Government will not tolerate lies or hatred being spread via cyberspace, says Najib

KUALA LUMPUR - While the Government is committed towards free exchange of views online to develop knowledge and democracy, it will not allow the Internet to become a medium to stoke racial and religious tension or violence, says Datuk Seri Najib Tun Razak.

The Prime Minister said the Internet had at times been abused by people to spread half-truths and outright lies which resulted in a lot of damage, especially in multi-religious and multi-cultural Malaysia.

"Internet stories can go viral and take a life of their own," he said at the opening of an international forum, held on the sidelines of the Umno general assembly.

"Therefore, people have a responsibility to think about the content they share.

"In the heat of the moment, the public also needs to be more discerning and understand that allegations on the Internet should not be accepted as the absolute truth," he said. "Claims need to be questioned and evidence assessed."

Najib enlightened the audience of foreign participants on how damaging "misinformation" on the Internet could be by sharing Barisan Nasional's experience in the last general election.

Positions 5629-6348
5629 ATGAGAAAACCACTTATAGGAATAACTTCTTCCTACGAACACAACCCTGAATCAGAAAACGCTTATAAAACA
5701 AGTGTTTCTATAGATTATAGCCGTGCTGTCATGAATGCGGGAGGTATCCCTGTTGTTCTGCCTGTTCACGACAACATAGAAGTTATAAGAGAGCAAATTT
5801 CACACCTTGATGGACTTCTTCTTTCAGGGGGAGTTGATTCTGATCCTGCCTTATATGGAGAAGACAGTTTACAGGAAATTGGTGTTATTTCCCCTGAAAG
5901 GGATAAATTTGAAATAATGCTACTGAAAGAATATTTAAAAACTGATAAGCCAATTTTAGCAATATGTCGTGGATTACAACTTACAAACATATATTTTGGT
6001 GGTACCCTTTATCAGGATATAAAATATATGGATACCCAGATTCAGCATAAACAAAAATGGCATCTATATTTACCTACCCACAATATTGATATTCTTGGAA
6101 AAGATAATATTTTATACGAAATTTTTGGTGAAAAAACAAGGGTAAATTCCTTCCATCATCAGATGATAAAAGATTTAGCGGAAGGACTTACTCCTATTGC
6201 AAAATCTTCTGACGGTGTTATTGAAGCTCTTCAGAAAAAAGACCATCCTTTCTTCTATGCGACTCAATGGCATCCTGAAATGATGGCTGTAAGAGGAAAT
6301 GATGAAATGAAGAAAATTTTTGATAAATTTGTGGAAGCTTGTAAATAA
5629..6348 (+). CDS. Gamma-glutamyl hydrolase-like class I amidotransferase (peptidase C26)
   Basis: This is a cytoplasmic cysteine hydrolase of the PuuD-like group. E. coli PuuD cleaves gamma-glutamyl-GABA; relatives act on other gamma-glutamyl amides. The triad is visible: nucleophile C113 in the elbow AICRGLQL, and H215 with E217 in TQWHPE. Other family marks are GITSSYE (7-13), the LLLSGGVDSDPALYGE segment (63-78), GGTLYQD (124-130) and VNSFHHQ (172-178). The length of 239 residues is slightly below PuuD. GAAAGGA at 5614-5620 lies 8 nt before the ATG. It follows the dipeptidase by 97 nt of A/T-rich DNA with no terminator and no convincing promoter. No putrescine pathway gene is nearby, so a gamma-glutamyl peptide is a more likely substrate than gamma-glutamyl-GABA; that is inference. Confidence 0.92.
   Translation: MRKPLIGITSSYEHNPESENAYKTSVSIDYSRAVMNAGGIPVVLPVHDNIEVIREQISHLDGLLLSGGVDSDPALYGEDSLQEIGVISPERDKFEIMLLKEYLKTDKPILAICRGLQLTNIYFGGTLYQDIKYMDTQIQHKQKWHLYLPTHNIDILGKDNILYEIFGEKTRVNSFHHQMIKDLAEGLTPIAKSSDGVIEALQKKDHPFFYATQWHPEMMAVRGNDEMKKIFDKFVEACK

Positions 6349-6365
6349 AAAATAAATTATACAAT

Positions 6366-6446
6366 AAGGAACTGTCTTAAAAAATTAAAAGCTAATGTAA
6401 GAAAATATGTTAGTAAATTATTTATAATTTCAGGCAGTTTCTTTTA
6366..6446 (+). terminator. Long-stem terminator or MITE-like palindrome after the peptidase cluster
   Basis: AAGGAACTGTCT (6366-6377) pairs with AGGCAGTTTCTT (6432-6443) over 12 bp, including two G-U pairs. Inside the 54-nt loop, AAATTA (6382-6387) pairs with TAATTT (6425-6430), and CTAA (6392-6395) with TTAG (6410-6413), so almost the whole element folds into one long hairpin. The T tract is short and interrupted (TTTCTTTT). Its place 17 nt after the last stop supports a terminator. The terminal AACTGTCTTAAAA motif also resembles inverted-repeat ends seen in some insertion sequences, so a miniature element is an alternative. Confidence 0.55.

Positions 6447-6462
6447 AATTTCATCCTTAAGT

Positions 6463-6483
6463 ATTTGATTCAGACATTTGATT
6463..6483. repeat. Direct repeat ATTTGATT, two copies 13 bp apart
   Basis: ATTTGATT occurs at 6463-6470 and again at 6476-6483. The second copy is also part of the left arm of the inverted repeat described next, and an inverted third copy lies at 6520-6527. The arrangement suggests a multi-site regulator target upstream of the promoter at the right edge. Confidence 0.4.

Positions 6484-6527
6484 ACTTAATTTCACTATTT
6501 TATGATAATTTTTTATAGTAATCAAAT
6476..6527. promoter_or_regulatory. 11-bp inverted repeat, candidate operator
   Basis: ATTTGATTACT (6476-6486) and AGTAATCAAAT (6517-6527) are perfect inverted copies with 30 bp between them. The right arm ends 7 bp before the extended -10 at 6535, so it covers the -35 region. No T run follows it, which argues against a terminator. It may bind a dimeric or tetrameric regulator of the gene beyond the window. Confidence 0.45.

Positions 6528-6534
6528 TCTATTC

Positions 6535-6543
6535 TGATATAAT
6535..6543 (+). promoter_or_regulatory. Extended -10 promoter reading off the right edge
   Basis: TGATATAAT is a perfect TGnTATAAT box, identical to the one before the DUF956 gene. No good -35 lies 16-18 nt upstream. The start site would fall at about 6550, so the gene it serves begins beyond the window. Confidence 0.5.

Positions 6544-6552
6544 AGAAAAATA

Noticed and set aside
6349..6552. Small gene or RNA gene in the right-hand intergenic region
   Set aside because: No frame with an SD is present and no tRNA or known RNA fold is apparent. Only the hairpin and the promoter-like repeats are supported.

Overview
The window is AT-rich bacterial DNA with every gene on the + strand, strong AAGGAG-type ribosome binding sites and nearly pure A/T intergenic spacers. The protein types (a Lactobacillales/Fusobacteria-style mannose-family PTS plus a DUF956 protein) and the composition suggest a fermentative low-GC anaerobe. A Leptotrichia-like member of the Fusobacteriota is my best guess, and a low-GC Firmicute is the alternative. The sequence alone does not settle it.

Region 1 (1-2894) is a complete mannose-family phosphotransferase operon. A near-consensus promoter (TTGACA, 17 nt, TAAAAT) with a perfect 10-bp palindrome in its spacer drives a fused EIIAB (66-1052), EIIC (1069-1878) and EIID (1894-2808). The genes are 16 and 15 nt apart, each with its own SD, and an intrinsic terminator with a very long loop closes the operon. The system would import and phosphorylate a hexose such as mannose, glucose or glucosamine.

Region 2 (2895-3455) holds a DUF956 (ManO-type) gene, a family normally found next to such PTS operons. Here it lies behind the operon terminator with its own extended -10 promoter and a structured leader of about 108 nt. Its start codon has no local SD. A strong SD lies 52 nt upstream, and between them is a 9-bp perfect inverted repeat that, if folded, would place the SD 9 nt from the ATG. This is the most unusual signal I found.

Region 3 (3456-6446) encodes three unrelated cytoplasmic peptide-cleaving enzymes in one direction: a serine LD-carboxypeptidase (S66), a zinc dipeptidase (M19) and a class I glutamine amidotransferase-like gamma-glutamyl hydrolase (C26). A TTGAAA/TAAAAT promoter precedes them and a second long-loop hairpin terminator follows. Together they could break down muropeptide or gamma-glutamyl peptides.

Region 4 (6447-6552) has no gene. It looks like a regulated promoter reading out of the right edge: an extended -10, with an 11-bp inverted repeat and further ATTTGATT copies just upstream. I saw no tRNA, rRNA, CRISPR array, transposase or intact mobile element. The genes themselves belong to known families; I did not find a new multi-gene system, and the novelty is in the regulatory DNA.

He said the ruling coalition was accused of orchestrating blackouts in polling stations to fix the ballot boxes and also defamed by saying it flew in 40,000 foreigners to vote.

"These claims were all proven to be baseless lies, but not before they had been swallowed hook, line and sinker by many - doing real damage to our reputation," Najib said.

The Prime Minister said with the information revolution, the efforts of governments to build, develop and sustain their countries would be under the "watchful eye" of the people.

He said those who had Internet access could hold their governments to greater account.

"If they are unhappy with the state of their governments, they can and will tell the world about it, in real time, with pictures, videos and hashtags to help get their message across.

"In the past, politicians have been accused of only fixing the roads when there's an election coming up.

"Today, we are taken to task by our constituents who live-tweet from traffic jams. It is more critical.

"But it also offers us a chance to see public opinion without the filter of the ballot box - and to respond in real-time ourselves," he said.

Najib said a government also needed to engage with its people so that it can always keep its finger on the pulse of the nation, adding that the Internet provided many opportunities to be constantly connected with society.

Malaysia, he said, attempted to open up policy-making to the public, adding that in formulating the Budget, he had asked the public for input and suggestions via social media.

International diplomacy was also becoming a public affair with the Internet being used to leak previously classified documents such as diplomatic cables.

"For the global community to extract the most value from this remarkable technology, we must continue to learn from each others' experience and collaborate in the service of the greater good," said Najib.